Maya Angelou: Poet, activist, and overall inspirational human being. She was one of my heroes growing up – her tales of rising above the tremendous hardships in her life and her lessons for the rest of us kept me going through my own tough times in my youth.
Now, all grown up and well into the world of entrepreneurship, I’ve brought many of Maya Angelou’s lessons with me to face the inevitable tough times in business and life. Here are three of her lessons that have helped me, and are still helping me, stay on the straight and narrow… and will help you, too, if you let them.
Lesson #1: Find Your Talent
Maya Angelou once said (paraphrased): “Talent is like electricity. We understand only a tiny fraction of it. But it can light up cathedrals and synagogues, or it can kill a man strapped to a chair. Electricity doesn’t ask to be understood – it just says, ‘I’m here.’”
She then continued: “Likewise, you don’t need to understand talent. You simply need to know that it’s there. I believe everyone is born with certain talents. It’s up to each one of us to find it and tap into it and make the world a better place.”
I’m lucky in the sense that I’ve known what my talents were long before I went into entrepreneurship: I knew how to talk to people, and I didn’t know how to quit. That’s why business seemed to be the perfect fit for me.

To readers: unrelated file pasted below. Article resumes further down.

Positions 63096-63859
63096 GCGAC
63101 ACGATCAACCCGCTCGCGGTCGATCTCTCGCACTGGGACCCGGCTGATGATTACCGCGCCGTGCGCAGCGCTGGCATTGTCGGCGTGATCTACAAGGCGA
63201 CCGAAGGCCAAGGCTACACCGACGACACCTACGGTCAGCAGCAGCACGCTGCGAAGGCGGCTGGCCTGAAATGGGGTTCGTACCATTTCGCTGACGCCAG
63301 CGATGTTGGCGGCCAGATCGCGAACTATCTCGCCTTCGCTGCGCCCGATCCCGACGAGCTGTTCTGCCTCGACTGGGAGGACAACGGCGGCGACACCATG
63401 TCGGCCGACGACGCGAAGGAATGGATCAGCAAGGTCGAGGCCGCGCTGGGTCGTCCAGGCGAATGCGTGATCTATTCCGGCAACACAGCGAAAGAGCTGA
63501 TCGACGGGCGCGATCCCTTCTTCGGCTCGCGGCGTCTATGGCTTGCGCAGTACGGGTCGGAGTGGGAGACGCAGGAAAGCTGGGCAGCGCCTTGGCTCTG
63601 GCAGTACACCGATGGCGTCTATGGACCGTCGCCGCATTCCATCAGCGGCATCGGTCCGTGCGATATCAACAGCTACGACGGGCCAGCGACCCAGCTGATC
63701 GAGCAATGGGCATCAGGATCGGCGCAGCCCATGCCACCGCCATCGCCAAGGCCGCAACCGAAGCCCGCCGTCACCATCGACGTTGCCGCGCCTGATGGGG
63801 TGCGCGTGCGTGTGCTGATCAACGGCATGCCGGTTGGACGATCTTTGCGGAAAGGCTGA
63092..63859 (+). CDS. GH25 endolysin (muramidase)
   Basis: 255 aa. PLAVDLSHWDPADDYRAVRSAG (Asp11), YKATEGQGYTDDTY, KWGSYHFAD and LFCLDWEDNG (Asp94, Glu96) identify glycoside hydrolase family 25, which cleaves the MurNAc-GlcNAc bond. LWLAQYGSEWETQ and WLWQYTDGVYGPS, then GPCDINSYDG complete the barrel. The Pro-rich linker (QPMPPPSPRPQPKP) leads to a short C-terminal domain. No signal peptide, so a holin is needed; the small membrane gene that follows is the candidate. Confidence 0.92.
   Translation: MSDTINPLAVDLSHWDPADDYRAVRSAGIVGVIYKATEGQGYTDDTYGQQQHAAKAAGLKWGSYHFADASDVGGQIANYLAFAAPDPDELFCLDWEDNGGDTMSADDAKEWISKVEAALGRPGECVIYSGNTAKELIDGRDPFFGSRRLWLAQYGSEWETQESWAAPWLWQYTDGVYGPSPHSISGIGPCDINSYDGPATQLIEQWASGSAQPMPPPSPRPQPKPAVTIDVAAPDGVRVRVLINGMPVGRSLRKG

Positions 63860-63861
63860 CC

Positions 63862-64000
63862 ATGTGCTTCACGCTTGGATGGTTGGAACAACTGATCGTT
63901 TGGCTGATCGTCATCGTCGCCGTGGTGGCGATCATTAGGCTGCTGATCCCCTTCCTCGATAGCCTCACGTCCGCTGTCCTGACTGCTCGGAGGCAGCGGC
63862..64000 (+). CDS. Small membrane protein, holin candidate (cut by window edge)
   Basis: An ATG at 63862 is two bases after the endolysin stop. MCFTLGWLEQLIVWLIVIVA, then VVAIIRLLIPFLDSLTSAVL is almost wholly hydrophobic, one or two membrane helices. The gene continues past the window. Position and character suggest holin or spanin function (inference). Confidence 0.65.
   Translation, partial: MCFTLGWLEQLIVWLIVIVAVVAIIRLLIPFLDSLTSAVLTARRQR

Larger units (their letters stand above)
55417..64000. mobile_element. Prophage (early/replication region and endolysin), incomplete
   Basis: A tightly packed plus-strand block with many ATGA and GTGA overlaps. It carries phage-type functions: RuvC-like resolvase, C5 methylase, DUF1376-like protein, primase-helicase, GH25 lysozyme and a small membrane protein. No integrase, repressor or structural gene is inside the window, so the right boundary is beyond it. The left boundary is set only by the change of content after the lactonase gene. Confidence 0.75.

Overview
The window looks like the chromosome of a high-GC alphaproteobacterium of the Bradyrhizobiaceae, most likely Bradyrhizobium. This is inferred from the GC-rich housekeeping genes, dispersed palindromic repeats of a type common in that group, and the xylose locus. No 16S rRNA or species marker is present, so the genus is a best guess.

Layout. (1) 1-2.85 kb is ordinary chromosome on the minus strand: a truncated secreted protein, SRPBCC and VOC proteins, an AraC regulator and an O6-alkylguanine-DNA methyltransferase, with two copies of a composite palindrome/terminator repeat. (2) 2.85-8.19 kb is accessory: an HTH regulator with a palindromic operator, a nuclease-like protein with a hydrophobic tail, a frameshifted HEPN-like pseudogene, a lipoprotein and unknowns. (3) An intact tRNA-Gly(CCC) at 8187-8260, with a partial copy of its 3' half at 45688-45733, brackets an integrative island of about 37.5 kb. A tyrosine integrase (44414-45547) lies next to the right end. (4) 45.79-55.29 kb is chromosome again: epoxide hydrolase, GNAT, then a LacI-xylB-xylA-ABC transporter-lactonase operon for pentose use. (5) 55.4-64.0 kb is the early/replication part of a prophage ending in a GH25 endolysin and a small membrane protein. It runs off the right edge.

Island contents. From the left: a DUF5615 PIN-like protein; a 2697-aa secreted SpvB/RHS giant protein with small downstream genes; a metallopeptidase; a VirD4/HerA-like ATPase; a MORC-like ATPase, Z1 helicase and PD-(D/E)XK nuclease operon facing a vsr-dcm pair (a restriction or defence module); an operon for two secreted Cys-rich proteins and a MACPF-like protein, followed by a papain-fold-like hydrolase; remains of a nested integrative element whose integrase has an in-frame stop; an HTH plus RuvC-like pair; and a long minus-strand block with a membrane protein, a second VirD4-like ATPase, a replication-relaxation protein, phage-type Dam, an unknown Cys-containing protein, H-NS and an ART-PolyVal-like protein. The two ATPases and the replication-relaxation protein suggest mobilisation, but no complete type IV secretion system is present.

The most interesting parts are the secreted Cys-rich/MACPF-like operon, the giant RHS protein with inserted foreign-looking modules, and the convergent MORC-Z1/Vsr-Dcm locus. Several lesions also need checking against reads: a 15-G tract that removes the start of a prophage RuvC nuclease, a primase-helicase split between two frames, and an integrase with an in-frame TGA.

I had to learn skills like marketing, leadership, sales, culture, and all that… but having my talents at my core kept me going even when things were going south.
Lesson #2: Just Do Your Best
Maya Angelou also once admitted that she never really meant to inspire millions of people through her work. She said when she wrote her books, poems, and memoirs, all she focused on was to do her very best. She was glad her work inspired people, but that was never her intention.
I’ll probably carry this lesson to my grave. Just do your best in everything you do. Your legacy (and the currency) will follow.
Lesson #3: Just Do The Right Thing
Maya Angelou once said (paraphrased): “If you walk into a room and people say, ‘Oh dear,’ then you’re doing something wrong. So just do the right thing at all times. It may not be profitable, and it may not be expedient, but doing the right thing will satisfy your soul. And when you walk into a room, people will say, ‘There goes a sweet, wonderful person.”
For me, that simply means that win or lose, I will do the right thing at all times. Yes, even in business, where “all is fair” as long as it feeds the bottom line. Whenever I’m tempted to do wrong, I remind myself of Maya Angelou’s words!
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